There are two flaws in this reasoning. First, the BIA evaluated each piece of evidence in isolation to determine if it alone was enough to establish a prima facie case. That is clearly error. The BIA must consider the material evidence as a whole when assessing a petitioner's prima facie showing, rather than taking each individual piece and looking at it “standing alone.”12
Second, the BIA erred in refusing to consider Smith's claim of past persecution as part of his prima facie showing. On a motion to reopen, an alien must both introduce material, previously unavailable evidence and make a prima facie showing of eligibility for the underlying relief sought. 8 C.F.R. § 1003.2(c)(1). These requirements do not mean, however, that the BIA is limited to considering evidence that was unavailable at the prior hearing when it determines whether a petitioner has made a prima facie case for the relief sought. “ ‘[P]rima facie’ scrutiny of a motion to reopen means an evaluation of the evidence that accompanies the motion as well as relevant evidence that may exist in the record of the prior hearing, in light of the applicable statutory requirements for relief.” Sevoian, 290 F.3d at 173; see also In re L-O-G-, 21 I. & N. Dec. 413, 419 (BIA June 14, 1996) (en banc) (“[W]e have been willing to reopen ‘where the new facts alleged, when coupled with the facts already of record, satisfy us that it would be worthwhile to develop the issues further at a plenary hearing on reopening.’ “ (quoting In re Sipus, 14 I. & N. Dec. 229, 231 (BIA Nov. 10, 1972))). Because a petitioner filing a motion to reopen must produce new, material evidence, it follows that the prima facie showing will always include some new evidence. That showing does not, however, need to be made entirely through new evidence. Instead, it may be based on the new evidence coupled with “the facts already of record.” In re L-O-G-, 21 I. & N. Dec. at 419. In other words, although previously available evidence of past persecution cannot be the sole basis for reopening, it may be relevant to the petitioner's prima facie case for asylum. Norani v. Gonzales, 451 F.3d 292, 295 n. 6 (2d Cir.2006).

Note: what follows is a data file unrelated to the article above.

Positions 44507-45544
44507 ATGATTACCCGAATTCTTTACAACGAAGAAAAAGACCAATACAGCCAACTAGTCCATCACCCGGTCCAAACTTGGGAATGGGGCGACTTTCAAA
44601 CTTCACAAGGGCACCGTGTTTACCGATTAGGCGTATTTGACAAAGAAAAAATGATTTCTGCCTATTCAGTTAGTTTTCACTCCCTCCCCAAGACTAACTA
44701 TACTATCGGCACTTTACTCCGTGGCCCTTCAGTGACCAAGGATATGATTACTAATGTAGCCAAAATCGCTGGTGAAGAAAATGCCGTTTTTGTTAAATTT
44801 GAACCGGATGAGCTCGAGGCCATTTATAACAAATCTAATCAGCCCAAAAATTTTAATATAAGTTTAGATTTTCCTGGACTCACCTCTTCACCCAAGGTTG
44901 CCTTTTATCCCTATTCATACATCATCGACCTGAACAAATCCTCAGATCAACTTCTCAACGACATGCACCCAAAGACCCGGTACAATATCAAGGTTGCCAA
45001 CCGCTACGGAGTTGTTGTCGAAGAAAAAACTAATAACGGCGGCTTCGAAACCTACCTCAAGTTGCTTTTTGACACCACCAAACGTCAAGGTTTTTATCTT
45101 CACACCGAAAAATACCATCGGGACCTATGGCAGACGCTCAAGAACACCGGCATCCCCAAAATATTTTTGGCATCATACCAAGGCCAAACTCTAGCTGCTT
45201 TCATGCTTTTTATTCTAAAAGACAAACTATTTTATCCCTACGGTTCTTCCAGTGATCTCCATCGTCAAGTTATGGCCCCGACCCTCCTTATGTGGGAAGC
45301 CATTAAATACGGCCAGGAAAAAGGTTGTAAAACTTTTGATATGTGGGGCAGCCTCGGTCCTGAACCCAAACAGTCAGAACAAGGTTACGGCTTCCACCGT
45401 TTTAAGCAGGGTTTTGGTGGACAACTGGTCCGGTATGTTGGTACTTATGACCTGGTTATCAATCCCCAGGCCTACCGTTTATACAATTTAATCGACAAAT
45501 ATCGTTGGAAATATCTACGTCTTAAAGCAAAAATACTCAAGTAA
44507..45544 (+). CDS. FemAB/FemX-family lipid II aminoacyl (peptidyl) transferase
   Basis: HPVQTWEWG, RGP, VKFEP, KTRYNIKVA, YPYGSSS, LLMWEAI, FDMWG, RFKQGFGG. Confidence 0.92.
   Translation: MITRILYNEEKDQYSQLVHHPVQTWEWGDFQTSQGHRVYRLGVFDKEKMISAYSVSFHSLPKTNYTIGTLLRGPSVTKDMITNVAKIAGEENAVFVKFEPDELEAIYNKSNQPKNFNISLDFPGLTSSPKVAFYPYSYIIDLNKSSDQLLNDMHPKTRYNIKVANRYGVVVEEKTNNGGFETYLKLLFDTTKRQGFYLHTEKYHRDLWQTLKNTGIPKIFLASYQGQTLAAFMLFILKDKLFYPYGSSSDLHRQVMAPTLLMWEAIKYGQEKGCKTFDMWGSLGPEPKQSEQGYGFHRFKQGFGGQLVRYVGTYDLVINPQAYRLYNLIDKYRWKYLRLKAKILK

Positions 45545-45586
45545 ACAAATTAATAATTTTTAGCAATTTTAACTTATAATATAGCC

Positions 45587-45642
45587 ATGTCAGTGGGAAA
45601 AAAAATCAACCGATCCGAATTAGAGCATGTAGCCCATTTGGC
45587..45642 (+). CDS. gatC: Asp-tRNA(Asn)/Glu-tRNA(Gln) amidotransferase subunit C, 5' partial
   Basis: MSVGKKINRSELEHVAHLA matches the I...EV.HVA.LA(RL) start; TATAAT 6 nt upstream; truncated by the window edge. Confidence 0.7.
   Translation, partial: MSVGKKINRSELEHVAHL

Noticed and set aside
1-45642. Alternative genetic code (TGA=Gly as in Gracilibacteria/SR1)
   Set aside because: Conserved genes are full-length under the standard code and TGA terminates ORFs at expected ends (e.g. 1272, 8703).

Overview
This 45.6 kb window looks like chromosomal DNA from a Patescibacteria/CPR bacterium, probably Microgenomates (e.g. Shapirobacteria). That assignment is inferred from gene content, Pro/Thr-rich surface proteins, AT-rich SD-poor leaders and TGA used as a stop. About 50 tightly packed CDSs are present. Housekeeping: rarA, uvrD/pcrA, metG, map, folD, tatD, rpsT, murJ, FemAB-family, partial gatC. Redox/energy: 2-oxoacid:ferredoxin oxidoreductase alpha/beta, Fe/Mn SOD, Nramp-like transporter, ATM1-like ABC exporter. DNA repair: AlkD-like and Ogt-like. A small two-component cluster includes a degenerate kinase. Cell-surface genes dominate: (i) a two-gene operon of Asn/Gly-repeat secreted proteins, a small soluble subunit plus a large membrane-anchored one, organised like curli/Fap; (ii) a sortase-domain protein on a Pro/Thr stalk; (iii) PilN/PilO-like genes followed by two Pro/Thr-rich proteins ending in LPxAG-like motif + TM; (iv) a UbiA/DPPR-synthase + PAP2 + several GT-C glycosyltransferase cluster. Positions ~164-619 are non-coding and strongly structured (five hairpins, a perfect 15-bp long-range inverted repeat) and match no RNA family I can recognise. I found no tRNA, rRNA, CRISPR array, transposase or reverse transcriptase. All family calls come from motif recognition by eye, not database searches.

The principle that previously available evidence may be considered part of the prima facie showing on a motion to reopen applies with equal force to a petitioner like Smith who seeks to reopen proceedings to make his first application for asylum.13 Although the record contains no evidence previously submitted in support of his asylum claim, prima facie scrutiny of his motion to reopen must nonetheless include an evaluation of all of the currently available evidence. Norani, 451 F.3d at 295 n. 6 (“[E]vents from [a petitioner's] past are relevant to [his] present asylum application even though [he] previously [did not] apply for asylum based solely on these events.”).
In refusing to consider Smith's evidence of past persecution as part of his prima facie case, the BIA conflated Smith's burden to make a prima facie showing of eligibility for relief with the requirement that he produce previously unavailable evidence in order to justify reopening. That conflation was erroneous. See Abudu, 485 U.S. at 108-09 (holding that it would be error for an appellate court to “conflate[ ] the quite separate issues whether the alien has presented a prima facie case for asylum with whether the alien has ․ offered previously unavailable, material evidence”).
This circuit has not previously had occasion to enunciate this principle. We have indicated that the two burdens are separate. See, e.g., Fesseha, 333 F.3d at 20 (citing the two “threshold requirements for a motion to reopen: that it establish a prima facie case for the underlying substantive relief sought and that it introduce previously unavailable, material evidence.” (internal quotation marks omitted)). But we have also, on occasion, seemed to sanction the conflation of the new evidence requirement with the prima facie case requirement. See, e.g., Chikkeur v. Mukasey, 514 F.3d 1381, 1383 (1st Cir.2008) (stating, in dicta, that “[a] motion to reopen must be denied unless petitioners' new evidence establishes a prima facie case for the underlying substantive relief”); Tandayu, 521 F.3d at 100 (1st Cir.2008). Abudu makes clear that the requirements are distinct. 485 U.S. at 108-09 & n. 13. Any suggestion to the contrary in our opinions was legally incorrect. Id.